Printer Friendly

Beyond chlorine: whether to improve microbial kills or operational safety, processors are taking a harder look at chlorine alternatives.

B or years, food processors had essentially one choice for decontaminating process water: chlorine.

Options have exploded in recent years, however, with development of - and FDA approval for - a variety of alternatives, from relatively low-tech ozone to ultraviolet radiation and new chemicals, such as Ecolab Inc.'s Tsunami.

All the alternatives to chlorine share one major drawback - they all cost more, at least at the outset. They either require some additional capital outlay running into the thousands of dollars, or they require chemicals costlier than abundant, cheap chlorine.

But whether for environmental compliance issues or because of concerns about the effectiveness of chlorine, processors are starting to take a hard look at alternatives, and in some cases adopting the technology.

Chlorine has served the food and beverage industry for years - and it's cheap. Those two factors weigh heavily in its favor and still make it the disinfectant of choice in many places.

But chlorine comes with a variety of problems. In water with high levels of organic residue, chlorine dissipates quickly. Using too much chlorine to compensate, however, can lead to formation of excessive hypochlorous acid that causes chlorine to volatize more rapidly, creating fumes that can pose hazards to plant workers. Finding the right level of chlorine needed to kill all the microorganisms without leaving too much chlorine or volatile fumes behind can be difficult.

Tsunami's turn

Agrilink Foods, a processor of frozen vegetables, has switched to Ecolab's Tsunami, or peroxyacetic acid, for treatment of process water in many of its plants in the past two years largely because of concerns about the effectiveness of chlorine, says Roger Brown, director of analytical technologies for Agrilink in Benton Harbor, Mich. Following Agrilink's acquisition of Dean Foods' frozen vegetable processing facilities earlier this year, Brown felt vindicated by finding that Dean, too, already had made the switch to Tsunami in several facilities.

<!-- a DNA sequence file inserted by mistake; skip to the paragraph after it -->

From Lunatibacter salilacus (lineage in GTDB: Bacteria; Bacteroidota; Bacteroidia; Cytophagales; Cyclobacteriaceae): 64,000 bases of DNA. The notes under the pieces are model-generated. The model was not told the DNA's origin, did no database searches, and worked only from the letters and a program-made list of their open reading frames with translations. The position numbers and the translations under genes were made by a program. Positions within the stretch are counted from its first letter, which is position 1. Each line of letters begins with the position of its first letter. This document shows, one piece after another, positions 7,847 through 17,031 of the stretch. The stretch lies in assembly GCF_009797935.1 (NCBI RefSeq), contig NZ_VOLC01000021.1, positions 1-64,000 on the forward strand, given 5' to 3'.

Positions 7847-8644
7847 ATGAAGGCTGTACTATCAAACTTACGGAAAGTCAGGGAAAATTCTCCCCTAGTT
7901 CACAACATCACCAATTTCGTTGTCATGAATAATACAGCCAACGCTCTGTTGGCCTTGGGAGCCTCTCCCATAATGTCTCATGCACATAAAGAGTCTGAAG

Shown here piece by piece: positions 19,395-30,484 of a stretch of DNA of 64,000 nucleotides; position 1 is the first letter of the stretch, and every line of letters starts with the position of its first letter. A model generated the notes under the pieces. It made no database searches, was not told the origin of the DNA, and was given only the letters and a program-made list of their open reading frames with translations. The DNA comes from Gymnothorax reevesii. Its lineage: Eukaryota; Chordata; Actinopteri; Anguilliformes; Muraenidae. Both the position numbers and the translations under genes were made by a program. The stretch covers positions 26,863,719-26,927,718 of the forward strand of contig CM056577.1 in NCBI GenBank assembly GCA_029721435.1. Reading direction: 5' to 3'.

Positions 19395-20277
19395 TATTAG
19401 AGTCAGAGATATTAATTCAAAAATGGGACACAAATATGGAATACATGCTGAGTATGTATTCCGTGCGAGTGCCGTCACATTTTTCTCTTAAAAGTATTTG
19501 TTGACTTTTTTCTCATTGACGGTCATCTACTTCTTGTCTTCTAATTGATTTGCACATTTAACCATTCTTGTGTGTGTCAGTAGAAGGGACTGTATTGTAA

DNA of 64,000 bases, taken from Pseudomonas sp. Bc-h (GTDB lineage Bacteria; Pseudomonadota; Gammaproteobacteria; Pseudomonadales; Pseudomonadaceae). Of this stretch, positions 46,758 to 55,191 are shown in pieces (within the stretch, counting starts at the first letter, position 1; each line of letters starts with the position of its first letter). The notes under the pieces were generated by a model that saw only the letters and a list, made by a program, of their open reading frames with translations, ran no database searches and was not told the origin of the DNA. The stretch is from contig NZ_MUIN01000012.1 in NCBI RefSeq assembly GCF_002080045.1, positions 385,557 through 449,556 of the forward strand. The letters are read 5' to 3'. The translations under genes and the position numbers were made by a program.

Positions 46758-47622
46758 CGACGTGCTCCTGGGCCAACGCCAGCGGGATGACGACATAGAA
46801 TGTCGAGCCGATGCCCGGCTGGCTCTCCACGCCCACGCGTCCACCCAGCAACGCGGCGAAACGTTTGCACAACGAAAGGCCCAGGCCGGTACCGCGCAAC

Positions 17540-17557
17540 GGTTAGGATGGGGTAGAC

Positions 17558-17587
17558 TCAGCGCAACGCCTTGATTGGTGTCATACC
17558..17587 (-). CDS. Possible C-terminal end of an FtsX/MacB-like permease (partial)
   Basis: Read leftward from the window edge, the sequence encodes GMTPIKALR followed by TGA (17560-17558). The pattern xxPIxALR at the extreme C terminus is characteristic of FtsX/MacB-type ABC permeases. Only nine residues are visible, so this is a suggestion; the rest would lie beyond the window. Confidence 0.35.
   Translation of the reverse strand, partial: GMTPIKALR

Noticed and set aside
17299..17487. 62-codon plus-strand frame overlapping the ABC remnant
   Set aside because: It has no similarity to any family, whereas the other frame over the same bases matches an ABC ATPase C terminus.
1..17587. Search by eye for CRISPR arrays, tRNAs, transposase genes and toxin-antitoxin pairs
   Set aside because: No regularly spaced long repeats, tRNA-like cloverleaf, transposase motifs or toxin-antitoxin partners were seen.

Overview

"We had issues where the chlorine would easily break down with organic matter (in the flume water)," Brown says. "Chlorine is not effective in sunlight, and it's not effective if it warms up much above room temperature. It breaks down fairly quickly. I've dealt with plants in the past where they would check for chlorine levels right after they injected it instead of waiting to get it in the end of the stream, because there was never any chlorine left (by that point). And the chlorine (fumes) were strong enough to knock you over. So, chlorine is a lousy disinfectant."

The only problem Brown has with Tsunami is the cost. "You don't want to use it in a system where you're constantly adding water," Brown says. "If you have a system that's closed loop and you're basically just moving vegetables from point A to B in a post-blanch operation, it's wonderful. You use low amounts of the peroxyacetic acid, and the residual stays long-term, and as long as you have that final rinse (with potable water), it's very effective. The microbial counts have been reduced up to 50 percent in some places (over treatment with chlorine), and we're very happy with it.

"My only problem is that we've got plants that took off and used it so rapidly that we didn't always have a chance to study the microbial reduction and to see whether there's not a lot of makeup water coming in - and then they come back and say how expensive it is. And then we look at the application and find out it probably should not be used in this application."

Tsunami does cost 50 to 100 percent more than chlorine, depending on the application, says Nick Alfonso, director of food and beverage marketing for Ecolab. But he says Tsunami makes up for the cost with improved microbial control and safety.

Handle with care

Tsunami may not present as many safety issues as chlorine, but - like most control measures - it can present risks when mishandled. It's a corrosive chemical that shouldn't be handled directly. And in one California plant, workers left a drum of Tsunami open, allowing fumes into a ventilation system. Alfonso says. Some plant workers were temporarily overcome with fumes and the plant had to be evacuated, but no one was seriously injured, he says.

"Like any other chemical, you have to take care when you handle it," Alfonso says."That's why we built around the system what we call a 'no touch' sensing system, so really in practice a human being never has to touch the product. We supply our customers with a controller and a pump. And the only thing that needs to be done is put a pickup tube into the drum, set the controller, and it dispenses the material automatically."